Throughout his creative journeys, Juan Pablo has remained connected to his roots. The basis of his collections became the ruana, and he incorporates layered looks and local materials to complete the line. He worked with Alicia Perilla, the best artisan textile designer in Colombia, to develop new textiles: fabrics hand woven in Cucunubá with organic cotton from the Santander state, organic wool from the Boyacá state and silk from the Cauca state, in all kinds of different blends.
Juan Pablo has set his sights on the United States and Canada, and his first collection for this market combines all the elements of his many years in design – exquisite tailoring and finishing from his work creating custom men’s suits, style elements from the indigenous clothing of Colombia, new fabrics from 50% recycled PET and 50% recycled cotton, and high end designer silhouettes that suit the North American market. The collection is deceptively simple – shirt dresses, jackets, shorts, but the quality and finish is meticulous (the pieces can be worn inside out!) and yet, the price points of the collection are exceedingly affordable.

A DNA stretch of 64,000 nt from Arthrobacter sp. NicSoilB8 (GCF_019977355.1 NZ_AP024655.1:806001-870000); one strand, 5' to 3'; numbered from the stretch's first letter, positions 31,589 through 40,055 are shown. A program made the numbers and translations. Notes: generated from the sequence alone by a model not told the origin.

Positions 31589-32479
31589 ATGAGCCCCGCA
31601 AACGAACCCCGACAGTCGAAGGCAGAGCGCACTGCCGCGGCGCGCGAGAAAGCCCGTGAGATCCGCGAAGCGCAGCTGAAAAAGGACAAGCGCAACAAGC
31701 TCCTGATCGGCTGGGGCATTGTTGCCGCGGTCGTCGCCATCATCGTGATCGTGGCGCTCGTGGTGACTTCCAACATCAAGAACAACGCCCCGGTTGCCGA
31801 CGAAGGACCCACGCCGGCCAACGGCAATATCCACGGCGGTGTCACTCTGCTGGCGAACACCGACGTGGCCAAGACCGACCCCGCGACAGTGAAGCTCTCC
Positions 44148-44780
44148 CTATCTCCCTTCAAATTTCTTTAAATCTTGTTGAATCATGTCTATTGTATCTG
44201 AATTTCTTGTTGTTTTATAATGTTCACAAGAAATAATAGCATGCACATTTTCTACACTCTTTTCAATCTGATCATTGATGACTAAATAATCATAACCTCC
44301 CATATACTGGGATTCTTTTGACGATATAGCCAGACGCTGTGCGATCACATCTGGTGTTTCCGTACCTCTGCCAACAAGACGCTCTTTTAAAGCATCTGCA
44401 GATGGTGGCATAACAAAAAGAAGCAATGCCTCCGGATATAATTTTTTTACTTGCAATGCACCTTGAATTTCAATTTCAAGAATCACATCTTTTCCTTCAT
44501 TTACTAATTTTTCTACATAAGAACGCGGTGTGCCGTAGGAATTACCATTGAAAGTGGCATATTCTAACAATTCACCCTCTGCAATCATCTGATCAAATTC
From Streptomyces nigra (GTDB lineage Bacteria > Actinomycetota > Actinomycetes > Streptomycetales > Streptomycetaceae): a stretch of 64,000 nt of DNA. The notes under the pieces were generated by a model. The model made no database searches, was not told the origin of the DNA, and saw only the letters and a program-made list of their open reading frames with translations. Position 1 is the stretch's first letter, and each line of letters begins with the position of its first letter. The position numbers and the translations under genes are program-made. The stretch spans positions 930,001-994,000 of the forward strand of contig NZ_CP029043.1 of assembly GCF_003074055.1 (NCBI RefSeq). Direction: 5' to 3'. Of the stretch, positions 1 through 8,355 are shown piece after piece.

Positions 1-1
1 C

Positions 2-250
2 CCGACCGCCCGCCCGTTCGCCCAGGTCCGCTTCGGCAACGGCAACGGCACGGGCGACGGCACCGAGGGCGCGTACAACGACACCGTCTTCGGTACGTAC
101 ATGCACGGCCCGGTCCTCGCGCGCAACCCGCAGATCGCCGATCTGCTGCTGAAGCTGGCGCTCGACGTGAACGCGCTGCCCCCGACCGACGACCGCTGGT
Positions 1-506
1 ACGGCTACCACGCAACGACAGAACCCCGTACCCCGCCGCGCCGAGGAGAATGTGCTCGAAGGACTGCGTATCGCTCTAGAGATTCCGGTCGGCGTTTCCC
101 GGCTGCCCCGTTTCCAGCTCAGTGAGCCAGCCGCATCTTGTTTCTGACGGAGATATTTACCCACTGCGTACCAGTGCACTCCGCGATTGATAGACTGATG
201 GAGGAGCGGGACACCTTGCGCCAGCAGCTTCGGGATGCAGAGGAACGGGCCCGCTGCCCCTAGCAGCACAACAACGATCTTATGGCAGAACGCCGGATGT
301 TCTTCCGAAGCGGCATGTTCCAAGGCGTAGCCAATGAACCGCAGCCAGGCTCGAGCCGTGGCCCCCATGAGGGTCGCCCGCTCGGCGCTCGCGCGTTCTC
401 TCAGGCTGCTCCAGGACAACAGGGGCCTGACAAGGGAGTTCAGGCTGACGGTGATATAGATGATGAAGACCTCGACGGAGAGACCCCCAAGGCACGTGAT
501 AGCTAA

Juan Pablo Martinez is a talented designer, who, despite (or because of), his sustainable epiphany, successfully and beautifully combines the art and beauty of fashion with a consciousness and sensitivity to the environment and demonstrates that responsible and sustainable fashion can have form, function, beauty, quality and affordability. We look forward to his next collection and how he continues to evolve and grow his collection, and push the eco fashion envelope while raising the bar on quality and design.
Debora Pokallus is the CEO of Bel Esprit LLC, operating two online showrooms for independent and emerging designers. The Bel Esprit Showroom spotlights international designers of ethical fashion, and the Bel Esprit mission brings social and environmental awareness to design companies. With nearly 30 years of industry experience as a designer, sales and marketing professional and ethical fashion insider, she now devotes her work to discovering and promoting the best ethical fashion collections around the world. She appreciates the art of fashion, while seeking to transform the business of fashion into an industry that respects the Earth and its inhabitants.